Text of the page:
Ashley Banjo has revealed that his controversial routine with Diversity on Britain's Got Talent last month has altered the direction of his life for the better.
The 32-year-old star and his dance troupe were subject to 24,500 Ofcom complaints after their performance touched on a range of subjects, including Black Lives Matter.
And while he has received relentless criticism for sharing the message on the hit ITV show, Ashley has told GQ Hype in a new interview it was the correct avenue to take, as many before him have spoken openly about issues that affected them.
Life-changing: Ashley Banjo has told GQ Hype that his controversial routine with Diversity on Britain's Got Talent last month has altered the direction of his life for the better
When he asked about criticism he received for sharing his stance on the show, Ashley responded: 'What is the right stage?
'I mean, like, it's the right stage to talk about, you know, personal loss or patriotism or to bring a beautiful story this year about a dog and the dog trade.
'We talk about climate change. Yet, if I bring 20 seconds of the idea of racism into performance, all of a sudden it's not the right stage? And you have to ask why, you know?
'Why can we talk about a multitude of other issues yet me as a creative and an artist, with something that has affected me, impacted me deeply and also been global news for the past month, I'm not allowed to talk about it? You have to kind of wonder why.'
Controversy: Diversity's dance last month sparked 24,500 complaints, but Ofcom have since announced they will not investigate any further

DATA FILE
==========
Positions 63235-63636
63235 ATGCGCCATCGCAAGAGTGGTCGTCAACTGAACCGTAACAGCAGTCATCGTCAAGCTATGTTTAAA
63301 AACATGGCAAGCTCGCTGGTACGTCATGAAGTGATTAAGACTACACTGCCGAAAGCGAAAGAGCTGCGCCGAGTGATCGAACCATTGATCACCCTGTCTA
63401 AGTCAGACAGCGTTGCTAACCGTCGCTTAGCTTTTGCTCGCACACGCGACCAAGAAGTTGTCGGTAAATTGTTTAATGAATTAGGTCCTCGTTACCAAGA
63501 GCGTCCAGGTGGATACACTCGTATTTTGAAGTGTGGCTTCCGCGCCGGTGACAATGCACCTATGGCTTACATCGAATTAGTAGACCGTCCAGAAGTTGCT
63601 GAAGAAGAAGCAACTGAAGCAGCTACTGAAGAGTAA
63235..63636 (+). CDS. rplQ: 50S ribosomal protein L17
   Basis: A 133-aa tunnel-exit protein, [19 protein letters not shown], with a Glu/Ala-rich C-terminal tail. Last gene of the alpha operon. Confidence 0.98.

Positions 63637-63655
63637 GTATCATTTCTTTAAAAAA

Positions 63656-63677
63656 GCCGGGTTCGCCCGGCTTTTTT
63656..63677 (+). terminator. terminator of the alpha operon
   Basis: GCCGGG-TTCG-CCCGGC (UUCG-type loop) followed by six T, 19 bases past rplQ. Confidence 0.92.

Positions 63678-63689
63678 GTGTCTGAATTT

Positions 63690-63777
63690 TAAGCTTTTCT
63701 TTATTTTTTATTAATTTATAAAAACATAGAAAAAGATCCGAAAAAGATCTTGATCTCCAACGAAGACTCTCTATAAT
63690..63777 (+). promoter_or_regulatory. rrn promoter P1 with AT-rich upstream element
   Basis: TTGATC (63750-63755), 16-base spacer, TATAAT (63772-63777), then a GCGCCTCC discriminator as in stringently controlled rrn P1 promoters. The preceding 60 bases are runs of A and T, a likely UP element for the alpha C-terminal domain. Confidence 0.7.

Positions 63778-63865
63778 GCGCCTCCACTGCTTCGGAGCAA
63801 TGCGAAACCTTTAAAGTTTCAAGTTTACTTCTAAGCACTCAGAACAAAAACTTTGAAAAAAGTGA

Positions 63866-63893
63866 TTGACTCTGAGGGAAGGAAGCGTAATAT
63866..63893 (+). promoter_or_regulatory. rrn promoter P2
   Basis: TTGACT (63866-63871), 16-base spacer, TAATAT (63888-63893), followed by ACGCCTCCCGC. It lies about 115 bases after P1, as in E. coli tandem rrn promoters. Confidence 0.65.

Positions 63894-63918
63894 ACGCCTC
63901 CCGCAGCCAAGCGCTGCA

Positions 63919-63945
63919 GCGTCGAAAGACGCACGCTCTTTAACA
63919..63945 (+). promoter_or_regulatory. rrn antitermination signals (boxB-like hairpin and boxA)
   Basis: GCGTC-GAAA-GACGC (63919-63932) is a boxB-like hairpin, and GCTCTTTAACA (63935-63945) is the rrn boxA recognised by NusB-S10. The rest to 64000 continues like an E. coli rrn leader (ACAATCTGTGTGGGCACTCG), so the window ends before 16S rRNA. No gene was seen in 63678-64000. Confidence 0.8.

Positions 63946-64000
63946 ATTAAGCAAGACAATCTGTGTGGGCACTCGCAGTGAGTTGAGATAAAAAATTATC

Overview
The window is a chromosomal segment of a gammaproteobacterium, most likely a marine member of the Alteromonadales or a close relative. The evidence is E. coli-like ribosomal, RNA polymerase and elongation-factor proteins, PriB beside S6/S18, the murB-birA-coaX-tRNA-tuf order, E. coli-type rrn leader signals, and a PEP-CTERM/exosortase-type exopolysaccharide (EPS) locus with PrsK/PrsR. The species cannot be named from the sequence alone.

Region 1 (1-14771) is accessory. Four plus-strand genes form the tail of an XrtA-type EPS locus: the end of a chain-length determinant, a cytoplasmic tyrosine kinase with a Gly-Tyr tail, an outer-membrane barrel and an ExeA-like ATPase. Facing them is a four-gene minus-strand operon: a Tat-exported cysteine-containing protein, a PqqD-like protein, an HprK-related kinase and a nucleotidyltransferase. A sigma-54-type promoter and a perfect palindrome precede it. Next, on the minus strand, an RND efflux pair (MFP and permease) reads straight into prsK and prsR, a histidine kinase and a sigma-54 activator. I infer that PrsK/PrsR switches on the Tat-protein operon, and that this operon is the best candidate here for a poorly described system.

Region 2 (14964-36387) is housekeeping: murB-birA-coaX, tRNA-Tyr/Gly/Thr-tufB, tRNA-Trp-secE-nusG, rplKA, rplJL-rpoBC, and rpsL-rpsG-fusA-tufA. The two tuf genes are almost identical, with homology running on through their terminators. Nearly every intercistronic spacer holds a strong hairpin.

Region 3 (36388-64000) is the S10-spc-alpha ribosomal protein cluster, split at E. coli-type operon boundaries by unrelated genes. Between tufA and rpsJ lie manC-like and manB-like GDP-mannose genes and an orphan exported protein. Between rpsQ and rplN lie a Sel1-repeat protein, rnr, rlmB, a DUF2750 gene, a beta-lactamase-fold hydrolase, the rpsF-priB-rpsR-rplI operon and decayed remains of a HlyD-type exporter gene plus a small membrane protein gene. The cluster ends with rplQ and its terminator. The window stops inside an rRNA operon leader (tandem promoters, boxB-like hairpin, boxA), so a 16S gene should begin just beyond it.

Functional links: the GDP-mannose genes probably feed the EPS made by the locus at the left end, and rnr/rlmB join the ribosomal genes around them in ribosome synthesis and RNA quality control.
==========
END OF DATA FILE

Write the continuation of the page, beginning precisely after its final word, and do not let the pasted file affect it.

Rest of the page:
When asked whether the performance would change the direction of his life, the 2009 BGT winner said: 'It already has changed the direction of my life, if I'm being honest. I feel more life-affirmed. I feel more sure of myself as a person.
'And I also feel proud that we have become a bit of a symbol for something that I want to live up to.
'I want to be able to speak up – and not just about racism, not just about the idea of black lives mattering.'
The east London native also touched on the fact that Diversity's routine is often referred to as a 'Black Lives Matter performance', after it briefly featured a police officer kneeling on his neck, recalling the May death of George Floyd.
Range of subjects: The dance routine touched upon a number of subjects, including the invaluable work of the NHS during the COVID-19 pandemic
He said: 'I'm proud for it to be [called that], but it's really interesting how you coined it our 'BLM performance', because it wasn't.
'What I find the most incredible thing about all of this is that the Black Lives Matter element of the routine is the part that stuck with people, which, like I said, I can't reiterate enough how much I'm proud of.
'But the performance itself was supposed to be a roundup of everything that we felt in the year; a summary of the things that have affected us, from lockdown to Covid to, you know, people standing out in the streets clapping the incredible NHS at 8pm on Thursdays.
'It was an idea of unity, the idea of hope. And obviously, as part of that routine, it would be impossible to ignore how much the Black Lives Matter movement,